Being someone who has been involved with NGOs and volunteer work for various social causes for nearly a decade, I was and still am stupefied by the inertia and silence of the civil society during this atrocious coup and overthrow of the elected government of this country. I have worked alongside many civil society leaders who have been very vociferous about every right imaginable, who have proclaimed to be the ever alert watchdogs of society, who have set examples and inspired people like me to take the lead and venture out with our own causes and campaigns and projects to defend rights and freedoms which we hold dear.
And yet today, I am disappointed and disillusioned. The silence of these leaders is so deafening my ears hurt. I have spoken at length with many of my friends who had been active agents in civil society, following these outrageous events - not only the mutiny and overthrow of the government, but also the terrible brutality and unbelievable cruelty of the police on 8 February. I could empathize with many of them who claimed that they were not prepared or equipped to respond as well as they'd like, I could also understand that they were being ignored and sidelined by most of the media channels who are controlled by the opposition. But I cannot understand not doing anything. I cannot accept that they who had been so vocal about transparency and anti-corruption and human rights and democracy and this and that - those who claimed were such staunch defenders of these principles and values, and hence such a threat to the opposition and corrupt police that their phones were recorded and emails were intercepted... I cannot fathom why they are silent now! What will you tell your grandkids - your country called for you this day, but you could not muster up the courage or the will?
To know what is right and not do it is the worst cowardice. ~Confucius
This is your time civil society, this is your moment, this is when the country and her people need you the most. You can save the dolphins in these waters, you can call for an end to corruption in the parliament, you can protest against torture in jails, you can have a walk against domestic violence and a dinner night for drug abuse awareness and an exhibition to highlight child abuse... AFTER you save this country and her people from the clutches of total chaos, anarchy and selfdestruction, from the the verge of civil war and utter lawlessness! You can work for your causes, which I myself strongly support, AFTER you do what the society, what the Maldivians, expect you to do. And that is simple. Everyone knows and accepts, clear as day, that this was an overthrow, and that it cannot be right. Brutality and violence against unarmed civilians during a peaceful protest cannot be right. Vandalism of public property, whoever is responsible for it, cannot be right. Losing confidence in the law enforcement institutions, as well as abuse of power by the authorities, cannot be right. Say something, do something, do what is right.
I do not expect civil society to take sides, I do not expect them to reiterate President Nasheed's views or MDP's opinions or this illegitimate government's rhetoric. I want to hear their voice, their independent objective word. I hear nothing, and that breaks my heart. The people decided who was to lead them, and now he is their leader no more. Now it is time to find out what the people want again. Civil society should be concerned, should strive in their fullest capacity to enable the people's voice to be heard. I am not saying it is possible to have an election in the next two months. I am saying civil society should atleast press for a timeline. We cannot and should not continue with this atrocity until elections in 2013. I have frequently seen certain faces from the civil society in the media spotlight over the past couple of years. Where are they now? Wake up and say something, do something. If you look away and give a cold shoulder, if you ignore the pleas of this country and her people when they need you the most, you have NO right whatsoever to say anything about anybody's right in the future, and you will have lost your credibility and integrity in the people's eyes.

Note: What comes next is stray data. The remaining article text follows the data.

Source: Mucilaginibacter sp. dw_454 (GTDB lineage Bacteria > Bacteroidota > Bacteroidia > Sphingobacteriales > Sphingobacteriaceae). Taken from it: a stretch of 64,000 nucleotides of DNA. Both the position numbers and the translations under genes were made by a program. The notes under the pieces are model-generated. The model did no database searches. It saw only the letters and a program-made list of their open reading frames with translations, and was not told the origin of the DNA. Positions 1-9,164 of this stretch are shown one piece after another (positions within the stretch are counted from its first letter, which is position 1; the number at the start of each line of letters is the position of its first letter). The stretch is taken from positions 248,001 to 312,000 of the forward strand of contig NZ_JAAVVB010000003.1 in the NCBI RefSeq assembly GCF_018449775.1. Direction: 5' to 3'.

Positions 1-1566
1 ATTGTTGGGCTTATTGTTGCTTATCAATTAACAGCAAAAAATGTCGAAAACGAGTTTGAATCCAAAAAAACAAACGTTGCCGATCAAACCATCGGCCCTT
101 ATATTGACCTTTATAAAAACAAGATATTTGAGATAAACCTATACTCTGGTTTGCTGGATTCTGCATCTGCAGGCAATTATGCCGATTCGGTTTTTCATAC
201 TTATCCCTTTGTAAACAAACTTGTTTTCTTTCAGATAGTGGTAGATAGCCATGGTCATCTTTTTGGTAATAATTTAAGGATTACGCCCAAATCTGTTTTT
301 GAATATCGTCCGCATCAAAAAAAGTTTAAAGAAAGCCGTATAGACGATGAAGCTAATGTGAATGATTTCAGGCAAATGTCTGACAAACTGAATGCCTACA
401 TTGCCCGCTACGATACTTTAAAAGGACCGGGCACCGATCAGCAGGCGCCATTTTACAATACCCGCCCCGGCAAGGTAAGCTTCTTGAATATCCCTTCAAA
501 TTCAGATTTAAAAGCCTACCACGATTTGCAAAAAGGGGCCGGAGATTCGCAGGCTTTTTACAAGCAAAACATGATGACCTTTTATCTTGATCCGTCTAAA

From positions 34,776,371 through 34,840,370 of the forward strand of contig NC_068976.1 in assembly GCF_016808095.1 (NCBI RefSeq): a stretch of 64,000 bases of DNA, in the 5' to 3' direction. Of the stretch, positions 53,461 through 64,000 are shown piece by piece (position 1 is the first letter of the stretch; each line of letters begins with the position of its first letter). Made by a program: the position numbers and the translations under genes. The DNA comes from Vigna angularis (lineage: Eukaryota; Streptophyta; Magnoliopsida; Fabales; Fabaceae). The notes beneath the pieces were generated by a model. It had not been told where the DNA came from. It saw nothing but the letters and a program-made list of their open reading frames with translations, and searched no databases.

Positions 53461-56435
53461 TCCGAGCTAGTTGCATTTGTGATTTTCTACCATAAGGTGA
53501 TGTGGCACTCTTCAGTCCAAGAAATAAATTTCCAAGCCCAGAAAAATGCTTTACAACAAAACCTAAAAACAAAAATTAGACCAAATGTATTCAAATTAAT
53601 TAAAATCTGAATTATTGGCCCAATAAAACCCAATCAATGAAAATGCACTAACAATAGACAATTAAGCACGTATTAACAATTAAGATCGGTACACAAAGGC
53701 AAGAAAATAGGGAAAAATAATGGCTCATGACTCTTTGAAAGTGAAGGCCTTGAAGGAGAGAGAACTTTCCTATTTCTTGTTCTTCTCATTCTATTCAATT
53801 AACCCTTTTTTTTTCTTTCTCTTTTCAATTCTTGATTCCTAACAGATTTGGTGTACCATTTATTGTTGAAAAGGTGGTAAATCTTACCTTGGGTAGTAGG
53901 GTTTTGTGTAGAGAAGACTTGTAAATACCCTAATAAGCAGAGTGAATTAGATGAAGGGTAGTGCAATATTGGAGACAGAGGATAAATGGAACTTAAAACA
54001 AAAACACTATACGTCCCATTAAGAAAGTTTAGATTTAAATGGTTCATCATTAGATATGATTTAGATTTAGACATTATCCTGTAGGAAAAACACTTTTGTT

One of my friends from the civil society reassured me that they will be voicing their views in the near future, but I can understand one voice might not amount to much in the crazy cacophony at the moment. But they important thing is that they would have done what is right, and not compromised their intregrity. I guess a sense of right and civil society's duty and role in society is not entirely forgotten. Sadly such passion and courage seem to be rare these days, and half the population sits back passively hoping for someone to come and put things right, like a bunch of ostriches with their heads in the sand, while the other half are arming themselves mentally and physically for the biggest political battle this country has ever seen.
To thine own self be true, and it must follow, as the night the day, thou canst not then be false to any man. ~William Shakespeare, Hamlet
Ps- Right now, I am going to join the peaceful protest starting in a few minutes at Thinbaaru point, not because I am hardcore yellow, not because I hate police, not because I have any personal grievance with Dr. Waheed... but because I cannot sit back and do nothing against the trampling of the people's will and their rights, because I want to take my stand against police brutality and cruelty and injustice, because I believe this was a blatantly obvious coup engineered by a plot among corrupt forces, because I want them to be brought to justice, and most importantly because I believe doing nothing is just as well as siding with the wrong and getting my own hands soiled with the blood of my fellow Dhivehin.